Baltimore bus passengers now subject to secretive eavesdropping

A bus stop in Baltimore, Maryland (Reuters/Shannon Stapleton)
For less than two bucks, a quick trip on a Baltimore, Maryland bus can take any tourist from the boyhood home of Babe Ruth to the National Aquarium. For a city it’s size, it’s quite a bargain. But is it a price worth paying for losing all privacy?

The Maryland Transit Administration has installed microphones on Baltimore busses so that authorities can have audio to accompany the video traditionally picked up by surveillance cameras on city vehicles. Officials say the new spying powers could aid law enforcement with criminal investigations and bring an extra layer of safety and security to passengers. Not everyone is exactly on board, though.

As of last month, 10 city busses have been equipped with the new surveillance devices, with the Baltimore Sun reporting that the MTA hopes to have that number hit 340 by next summer — at which point half their fleet will be fitted with microphones in a system that serves the city’s 600,000-plus population.

"We want to make sure people feel safe, and this builds up our arsenal of tools to keep our patrons safe," Ralign Wells, MTA administrator, tells the Sun. "The audio completes the information package for investigators and responders."

Currently, Baltimore busses and others around much of the US are equipped with video cameras in order to supply police officers with an accurate portrayal of what the drivers’ rear-view mirrors pick up, and it’s not without reason. Just weeks before the busses began using microphones, a 19-year-old girl was brutally assaulted by two men on board a MTA bus, hardly an outlier for a city that isn’t exactly known as the safest on the East Coast: a 2011 study released by the FBI found that Baltimore was the fifth-deadliest city in the nation in terms of homicide rates. The Sun explains that right now there are anywhere from 45 to 100 different emergency calls placed every day from MTA bus drivers under distress to police dispatchers, and as Wells puts it, installing mics makes sense for the sake of adding to that “information package” already made available and only supplements the streams picked up by cameras.

When the two are put hand-in-hand, though, any utterance spoken slight enough to be picked up by audio sensors could be used in criminal investigations. For now, though, it doesn’t necessarily stop right there.

"If this is something that's necessary and useful, standards must be set for oversight and accountability," State Senator Brian Frosh (Democrat, Montgomery County), tells the paper. "The job of figuring this out definitely should not be left to the agency doing the listening."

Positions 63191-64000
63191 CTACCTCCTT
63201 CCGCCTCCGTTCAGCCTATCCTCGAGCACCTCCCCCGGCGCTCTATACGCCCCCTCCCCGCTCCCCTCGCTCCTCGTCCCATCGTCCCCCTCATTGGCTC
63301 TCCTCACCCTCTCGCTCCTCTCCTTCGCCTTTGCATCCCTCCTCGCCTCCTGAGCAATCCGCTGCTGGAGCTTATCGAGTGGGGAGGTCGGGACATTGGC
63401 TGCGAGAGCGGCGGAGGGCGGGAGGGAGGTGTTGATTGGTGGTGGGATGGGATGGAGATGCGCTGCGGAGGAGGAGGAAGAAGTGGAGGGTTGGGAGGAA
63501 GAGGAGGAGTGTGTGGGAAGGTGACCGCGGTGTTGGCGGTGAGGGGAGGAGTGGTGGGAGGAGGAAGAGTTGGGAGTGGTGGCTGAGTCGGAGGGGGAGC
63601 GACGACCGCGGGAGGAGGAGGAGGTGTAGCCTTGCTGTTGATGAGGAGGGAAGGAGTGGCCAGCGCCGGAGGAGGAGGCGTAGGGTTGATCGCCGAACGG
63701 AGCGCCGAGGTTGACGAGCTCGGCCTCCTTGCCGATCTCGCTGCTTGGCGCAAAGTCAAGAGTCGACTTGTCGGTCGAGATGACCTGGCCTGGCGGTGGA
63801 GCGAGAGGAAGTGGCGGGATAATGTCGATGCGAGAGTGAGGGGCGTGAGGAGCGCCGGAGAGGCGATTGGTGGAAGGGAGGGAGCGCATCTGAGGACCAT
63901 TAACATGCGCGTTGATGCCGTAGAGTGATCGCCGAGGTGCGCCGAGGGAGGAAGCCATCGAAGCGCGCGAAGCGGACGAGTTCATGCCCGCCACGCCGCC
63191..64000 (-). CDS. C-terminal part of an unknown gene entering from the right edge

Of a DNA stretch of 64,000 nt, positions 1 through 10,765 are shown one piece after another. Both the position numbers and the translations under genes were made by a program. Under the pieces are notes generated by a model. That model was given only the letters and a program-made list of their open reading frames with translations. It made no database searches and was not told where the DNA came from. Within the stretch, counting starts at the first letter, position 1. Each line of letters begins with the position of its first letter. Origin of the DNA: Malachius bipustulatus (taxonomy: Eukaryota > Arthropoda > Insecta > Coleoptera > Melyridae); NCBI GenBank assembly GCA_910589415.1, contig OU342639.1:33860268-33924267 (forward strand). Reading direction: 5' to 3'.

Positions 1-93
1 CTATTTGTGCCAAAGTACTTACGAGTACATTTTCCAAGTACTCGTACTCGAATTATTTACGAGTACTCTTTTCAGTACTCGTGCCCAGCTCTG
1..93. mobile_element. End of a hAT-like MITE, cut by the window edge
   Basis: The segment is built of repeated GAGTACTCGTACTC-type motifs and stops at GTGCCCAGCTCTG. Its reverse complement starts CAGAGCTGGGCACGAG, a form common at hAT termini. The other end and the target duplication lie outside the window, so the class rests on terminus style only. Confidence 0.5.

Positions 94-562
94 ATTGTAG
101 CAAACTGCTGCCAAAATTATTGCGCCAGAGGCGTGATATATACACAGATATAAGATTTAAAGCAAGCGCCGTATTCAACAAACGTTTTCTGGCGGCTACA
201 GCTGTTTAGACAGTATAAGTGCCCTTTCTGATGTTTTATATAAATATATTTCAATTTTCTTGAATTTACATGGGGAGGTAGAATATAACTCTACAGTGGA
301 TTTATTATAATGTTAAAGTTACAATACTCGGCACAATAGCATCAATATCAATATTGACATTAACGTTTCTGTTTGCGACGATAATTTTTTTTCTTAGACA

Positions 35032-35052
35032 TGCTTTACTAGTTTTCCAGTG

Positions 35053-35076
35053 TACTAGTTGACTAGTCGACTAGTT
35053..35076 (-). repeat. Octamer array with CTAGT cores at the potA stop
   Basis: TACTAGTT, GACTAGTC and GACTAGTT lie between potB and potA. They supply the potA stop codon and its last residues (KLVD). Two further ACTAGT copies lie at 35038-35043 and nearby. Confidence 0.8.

Three weeks into the program, little information has been made easily available about what kind of safeguards are being used to ensure that the microphones aren’t just the next step in speeding up the progression into a full-fledged surveillance state. What is known is that every bus equipped with the latest additions are connected to the cameras already in place in six positions on each vehicle, and those conversations are then stored on site for 30 days in a locked black-box device. The MTA’s Wells says the Maryland state attorney general’s office approved the endeavor after legal counsel agreed a 2000 appeals court decision had determined any eavesdropping equipment on the bus wouldn’t break state wiretapping laws.

As recently as 2010, though, prosecutors in Maryland were still trying to take civilians to court for recording the activities of law enforcement officers — something argued illegal under the state’s troubling wiretapping law. Currently Maryland is still one of only 12 in the US that has "two-party consent" laws on the books, meaning if an officer says he didn’t approve a recording of his actions, the person rolling tape can be put behind bars. That has raised a lot of questions itself, over how an officer’s actions, on duty, can be considered public or private. The ACLU continues to challenge this and other eavesdropping laws, but for now citizens of Baltimore will have to be subjected to surveillance themselves — and it looks like forking over $1.60 in bus fare is the only consent tthey’ll have to give.

State Sen. Jim Brochin (D-Baltimore County) believes the recorders are being put in place without taking into account that same consent law that limits how civilians can roll tape on police officers, and he suggests that the state legislature will have to respond during the next session in the capital city of Annapolis.

"It's an end run and ripe for a court challenge," the senator says to the Sun. "They have absolutely no grounds to do this. If we can't get them to listen and change their minds, we'll deal with this … and make them defend what's indefensible."

"People don't want or need to have their private conversations recorded by MTA as a condition of riding a bus," David Rocah, a staff attorney with the Maryland chapter of the ACLU, adds to the Sun. "A significant number of people have no viable alternative to riding a bus, and they should not be forced to give up their privacy rights."